Stanley Henson, Oklahoma State, 1930s era. I believe he was a three time champ. Perhaps only two-time. Undefeated in college. His brother Joe was an Olympic champ.

Rick Sanders, Portland State. NAIA, D2 and D1 national champion in the 60s. Criminally forgotten wrestler that met a tragic end hitchhiking in Italy in the weeks after winning silver at the Munich Olympics. Even beat Gable at Freestyle in Gable's early freestyle days.

Lee Kemp
Gene Mills
Les Gutches

Honestly, I believe that most modern era guys would take the old timers to school and putting a guy like Hodge above Dake is pretty insane. Lol. But, I too have quite a soft spot for the rough and ready battlers of old.
pappap (1) about 8 months ago
kyle Dake 4 ncaa titles at 4 different weight classes. come on anybody that wrestles know how hard that is to do//
TonyD (1) about 8 months ago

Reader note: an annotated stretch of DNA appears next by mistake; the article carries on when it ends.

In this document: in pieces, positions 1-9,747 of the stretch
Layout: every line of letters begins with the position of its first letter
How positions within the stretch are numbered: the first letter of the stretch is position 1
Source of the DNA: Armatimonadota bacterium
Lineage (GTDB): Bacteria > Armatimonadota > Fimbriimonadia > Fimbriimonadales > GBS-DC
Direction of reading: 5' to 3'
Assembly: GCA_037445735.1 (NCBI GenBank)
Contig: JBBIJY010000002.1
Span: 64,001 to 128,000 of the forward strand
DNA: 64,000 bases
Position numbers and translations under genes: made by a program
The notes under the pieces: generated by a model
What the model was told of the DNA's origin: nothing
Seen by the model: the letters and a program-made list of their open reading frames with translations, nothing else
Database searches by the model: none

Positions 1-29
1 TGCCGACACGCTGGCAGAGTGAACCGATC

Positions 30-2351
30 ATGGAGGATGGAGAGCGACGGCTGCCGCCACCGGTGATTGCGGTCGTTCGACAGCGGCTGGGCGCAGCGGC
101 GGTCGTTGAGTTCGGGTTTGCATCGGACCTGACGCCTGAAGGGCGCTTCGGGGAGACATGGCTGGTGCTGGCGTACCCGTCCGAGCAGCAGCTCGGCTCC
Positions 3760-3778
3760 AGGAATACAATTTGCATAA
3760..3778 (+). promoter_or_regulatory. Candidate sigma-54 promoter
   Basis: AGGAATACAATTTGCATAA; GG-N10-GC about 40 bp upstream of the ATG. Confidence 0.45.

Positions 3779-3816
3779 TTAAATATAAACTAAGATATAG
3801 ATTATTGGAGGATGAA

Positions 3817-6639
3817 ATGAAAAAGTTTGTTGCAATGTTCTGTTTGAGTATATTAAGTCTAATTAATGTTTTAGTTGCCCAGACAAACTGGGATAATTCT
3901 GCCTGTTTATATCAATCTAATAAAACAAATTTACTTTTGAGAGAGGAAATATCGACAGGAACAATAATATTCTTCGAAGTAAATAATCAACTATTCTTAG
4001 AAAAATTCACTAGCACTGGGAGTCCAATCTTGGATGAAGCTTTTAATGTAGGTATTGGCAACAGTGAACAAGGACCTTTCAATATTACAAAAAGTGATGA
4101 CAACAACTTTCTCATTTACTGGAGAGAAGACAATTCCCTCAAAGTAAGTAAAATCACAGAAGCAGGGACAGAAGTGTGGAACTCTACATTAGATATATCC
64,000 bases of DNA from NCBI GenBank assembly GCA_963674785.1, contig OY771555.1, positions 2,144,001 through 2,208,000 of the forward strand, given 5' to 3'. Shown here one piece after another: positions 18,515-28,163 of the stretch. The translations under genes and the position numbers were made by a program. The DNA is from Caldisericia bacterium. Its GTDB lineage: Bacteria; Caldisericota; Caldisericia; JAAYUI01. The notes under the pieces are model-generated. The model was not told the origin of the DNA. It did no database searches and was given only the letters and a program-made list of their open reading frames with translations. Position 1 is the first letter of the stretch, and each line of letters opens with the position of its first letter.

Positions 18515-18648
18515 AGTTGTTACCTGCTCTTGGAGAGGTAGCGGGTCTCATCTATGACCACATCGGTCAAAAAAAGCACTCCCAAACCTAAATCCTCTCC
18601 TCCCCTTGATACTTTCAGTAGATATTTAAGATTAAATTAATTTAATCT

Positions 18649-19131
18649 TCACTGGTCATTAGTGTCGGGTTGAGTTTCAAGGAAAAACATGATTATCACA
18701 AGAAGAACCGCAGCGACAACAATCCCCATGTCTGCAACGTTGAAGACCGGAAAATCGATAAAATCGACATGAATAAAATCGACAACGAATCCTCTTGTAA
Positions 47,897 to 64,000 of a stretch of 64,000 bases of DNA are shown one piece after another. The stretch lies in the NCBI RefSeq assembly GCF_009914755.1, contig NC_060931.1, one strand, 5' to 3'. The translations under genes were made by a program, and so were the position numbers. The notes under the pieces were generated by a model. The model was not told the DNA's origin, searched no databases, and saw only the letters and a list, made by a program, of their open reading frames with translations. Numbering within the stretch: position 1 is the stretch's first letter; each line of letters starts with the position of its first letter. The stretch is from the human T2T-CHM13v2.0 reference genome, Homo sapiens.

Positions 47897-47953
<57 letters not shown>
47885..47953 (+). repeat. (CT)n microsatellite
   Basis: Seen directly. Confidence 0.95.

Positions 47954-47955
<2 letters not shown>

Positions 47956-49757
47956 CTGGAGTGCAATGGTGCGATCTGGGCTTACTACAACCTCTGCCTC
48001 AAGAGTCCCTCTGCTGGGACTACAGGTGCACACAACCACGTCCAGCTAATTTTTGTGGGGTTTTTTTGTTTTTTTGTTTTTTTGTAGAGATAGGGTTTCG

Please don't make a top 5 list...You leave out Pat Smith, Lee Kemp, Logan Steiber, etc... Too many... Top 10 list at the very least. Thx.
mpitts125 (1) about 8 months ago
It is hard to compare all these guys depending on which era they competed in, but I believe one thing is true about all these greats. Put them in any era and they would've done what was needed to be the best. While someone like Dake might have wrestled tougher competition, put a young Dan Hodge or Uetake in the early 2000s, they would've found a way to be the man, just like they were in the 50s & 60s.
ban basketball (1) about 8 months ago
TonyD,

If people compile a top ten list, then people will say that it should be top twenty, as so and so and so and so were left off!